Tuesday, October 19, 2010

End of the 1st Quarter

When I went to school, I don't remember there being so many distinct academic time frames:

Fourth Week Progress Report
First Quarter
Midterm Progress Report
First Semester
Second Quarter
Second Semester
Fourth Week Progress Report
Spring Progress Report
Third Quarter
Fourth Quarter

Seriously? What's the deal people? Do we just work better under deadlines? Do we thrive on the pressure of countdowns and time limits? I guess I mention this because parent-teacher conferences are this week, which means we are at the halfway point of the halfway point (1/2 of the first semester is over). Now, just so you know, the only grades that appear on a student's transcript are those at semester; therefore, this mid-semester conference is meant to alert parents (and students) of any negative consequences their lack of academic focus might have created, and allow for time to remedy the situation before semester grades appear. 


On to other thoughts. 

I got out my sewing machine this weekend and went to town on a Bible cover. I know, not the most extravagant of crafting projects, but still...it was fun. Unfortunately, I did not do a fantastic job. Some of the fabric creased when I put it through, and I mis-measured one side. But the process of sewing was fun and allowed me to relieve some stress that I've been holding on to for weeks. Who knows, I may end up sewing every night if it helps!

Speaking of stress, does anyone have relevant ways to deal with massive amounts of it? Yoga? Tai chi? Baking? I need some options.

I've been reading Jonathan Safran Foer's Extremely Loud and Incredibly Close lately, and I don't yet know what I think of it. Here's an excerpt that I feel represents the eccentricity of the book:

I went through hundreds of books, thousands of them, they were all over the apartment, I used them as doorstops and paperweights, I stacked them if I needed to reach something, I slid them under the legs of wobbly tables, I used them as trivets and coasters, to line the birdcages  and to swat insects from whom I begged forgiveness, I never thought of my books as being special, only necessary...Later that year, when snow started to hide the front steps, when morning became evening as I sat on the sofa, buried underneath everything I'd lost, I made a fire and used my laughter for kindling: "Ha ha ha!" "Ha ha ha!" (pg. 28).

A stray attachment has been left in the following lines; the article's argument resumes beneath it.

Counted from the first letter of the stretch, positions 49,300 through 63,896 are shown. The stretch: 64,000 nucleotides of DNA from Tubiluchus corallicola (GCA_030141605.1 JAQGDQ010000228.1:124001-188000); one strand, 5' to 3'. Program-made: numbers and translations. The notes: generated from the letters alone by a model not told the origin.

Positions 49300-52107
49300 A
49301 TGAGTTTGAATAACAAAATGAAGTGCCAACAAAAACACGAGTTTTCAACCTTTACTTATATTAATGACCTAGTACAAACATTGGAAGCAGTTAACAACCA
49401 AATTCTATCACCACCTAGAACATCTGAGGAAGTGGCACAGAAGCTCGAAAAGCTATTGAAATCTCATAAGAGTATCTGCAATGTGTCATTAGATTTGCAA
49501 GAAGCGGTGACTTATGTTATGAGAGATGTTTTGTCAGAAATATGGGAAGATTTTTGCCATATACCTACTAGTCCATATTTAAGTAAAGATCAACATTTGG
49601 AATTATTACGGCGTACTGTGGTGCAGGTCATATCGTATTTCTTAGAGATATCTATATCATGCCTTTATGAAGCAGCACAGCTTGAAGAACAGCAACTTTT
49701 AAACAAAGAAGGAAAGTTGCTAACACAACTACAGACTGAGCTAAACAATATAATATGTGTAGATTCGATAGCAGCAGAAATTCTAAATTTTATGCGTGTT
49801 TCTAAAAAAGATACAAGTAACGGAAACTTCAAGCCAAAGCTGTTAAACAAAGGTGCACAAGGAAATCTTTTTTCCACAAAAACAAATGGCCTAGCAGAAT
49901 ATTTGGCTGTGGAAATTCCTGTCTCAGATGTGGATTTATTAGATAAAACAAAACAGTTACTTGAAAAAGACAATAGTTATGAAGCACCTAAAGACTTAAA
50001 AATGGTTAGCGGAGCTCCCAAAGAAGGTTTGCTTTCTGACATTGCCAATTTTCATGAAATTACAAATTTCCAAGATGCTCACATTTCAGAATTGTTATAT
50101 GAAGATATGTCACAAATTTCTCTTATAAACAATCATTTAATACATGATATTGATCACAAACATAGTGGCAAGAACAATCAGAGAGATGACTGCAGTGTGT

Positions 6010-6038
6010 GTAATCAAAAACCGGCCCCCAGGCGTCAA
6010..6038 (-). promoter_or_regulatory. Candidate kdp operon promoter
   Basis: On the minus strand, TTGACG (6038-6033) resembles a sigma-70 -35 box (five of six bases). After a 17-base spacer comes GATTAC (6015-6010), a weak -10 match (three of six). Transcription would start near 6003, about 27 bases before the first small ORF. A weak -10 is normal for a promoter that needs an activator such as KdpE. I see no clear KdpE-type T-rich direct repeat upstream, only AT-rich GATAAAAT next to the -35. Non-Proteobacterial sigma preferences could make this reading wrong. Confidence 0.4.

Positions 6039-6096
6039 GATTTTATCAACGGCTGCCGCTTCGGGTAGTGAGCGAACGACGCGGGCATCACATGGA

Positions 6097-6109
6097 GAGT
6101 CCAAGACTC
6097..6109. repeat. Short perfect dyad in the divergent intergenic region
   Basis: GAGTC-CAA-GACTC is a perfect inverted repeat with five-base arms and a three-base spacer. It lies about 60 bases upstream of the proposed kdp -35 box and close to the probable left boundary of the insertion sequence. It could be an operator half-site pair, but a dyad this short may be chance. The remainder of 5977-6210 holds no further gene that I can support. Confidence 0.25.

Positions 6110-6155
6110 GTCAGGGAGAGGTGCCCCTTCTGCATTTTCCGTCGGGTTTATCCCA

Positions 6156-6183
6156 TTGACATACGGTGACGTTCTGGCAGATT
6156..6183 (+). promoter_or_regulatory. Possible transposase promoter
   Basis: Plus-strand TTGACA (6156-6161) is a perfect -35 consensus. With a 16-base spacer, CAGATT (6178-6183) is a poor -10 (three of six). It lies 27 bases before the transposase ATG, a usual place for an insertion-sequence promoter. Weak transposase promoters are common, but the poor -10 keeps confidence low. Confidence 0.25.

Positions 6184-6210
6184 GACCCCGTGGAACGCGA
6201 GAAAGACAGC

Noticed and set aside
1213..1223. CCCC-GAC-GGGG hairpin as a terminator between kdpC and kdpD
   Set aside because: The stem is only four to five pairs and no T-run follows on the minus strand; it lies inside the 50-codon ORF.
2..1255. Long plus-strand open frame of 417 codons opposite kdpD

This particular passage comes from Oskar's letter from (I think) his father, whom Oskar lost in the attacks of Sept. 11th. His father left him a key, and Oskar is now destined to find the lock which will open the key and, according to Oskar, solve the mystery of his father. I haven't gotten very far into the book, mainly because I keep it at school and read through during each period's allotted independent reading time, but it has my attention at least. I'll let you know when I finish...

Thursday, October 14, 2010

Grammar is my favorite.

I like fall. It's my favorite season.

You know what else is my favorite? Grammar.

This is from www.theoatmeal.com

They are incredibly funny...and relevant. You should check them out. My favorite is the apostrophe project, wherein one would find sentences such as... 

"Bob's jelly bean hat melted in the scorching sun. Bob's going to the store to create a bacon hat instead. Bacon hats do not melt and they smell wonderful."

Grammar and  bacon, you say?
Oh yes. Yes indeed. 

Friday, October 1, 2010


It's October! Yay!

John got off work early today, so we ran a few errands around Farmington and Prairie Grove. Then John surprised me with a stop at the local RV place. Why? Because it's cool! We even saw one that, with a bit of adjustment, can fit a car directly into the living room!

Some concerns with purchasing an RV:
1. Could we afford to drive further than 10 miles a year? Gas is expensive, people.
2. Would you (friends and family) allow us to park a gigantic RV in your front yard when we come to visit?
3. Smallest. Showers. Ever.
4. Would we automatically be subscribed to AARP upon purchase of this "retirement home on wheels"?
5. Could I install about thirteen extra bookshelves? I'll need something to read while John drives.

In other news, I made a root tree for my classroom today. I'm quite pleased with the results, especially since it's my first foray into grammatical agriculture. I'm a linguistic arborist!

If you look closely, each branch is a root word. The leaves are examples of the root word in everyday language. We'll add leaves throughout the year! So far, we have branches for:

"man" - hand
"cred" - believe
"aud" - hear, listen
"graph" - write
"dict" - speak
"ped" - foot
"loc" - place
"act" - do, respond
"mot" - move, shift

Here are some things I'd like to accomplish this month:
1. Have coffee with at least four friends, catching up on everything that's happened in the last few months.
2. Get out the sewing machine and start working on Christmas presents - scarves, purses, pillows, etc.
3. Cook with butternut squash, acorn squash, and pumpkin. Not all at once, of course. That'd be a bit of a carb overload. I'd like to try to make roasted pumpkin soup, or maybe pumpkin muffins.
4. Go on a bike ride every week. It's going to be cold soon, so I need to take advantage of the crisp fall weather while I can.
5. Teach my students what an introductory phrase can do to a sentence. In all reality, it's a life-changer in the world of writing. 
6. Stay on budget. We've done quite well the last few months, thanks to my husband's fantastic finance skills, but I want to make sure we stay on track. 

That's all.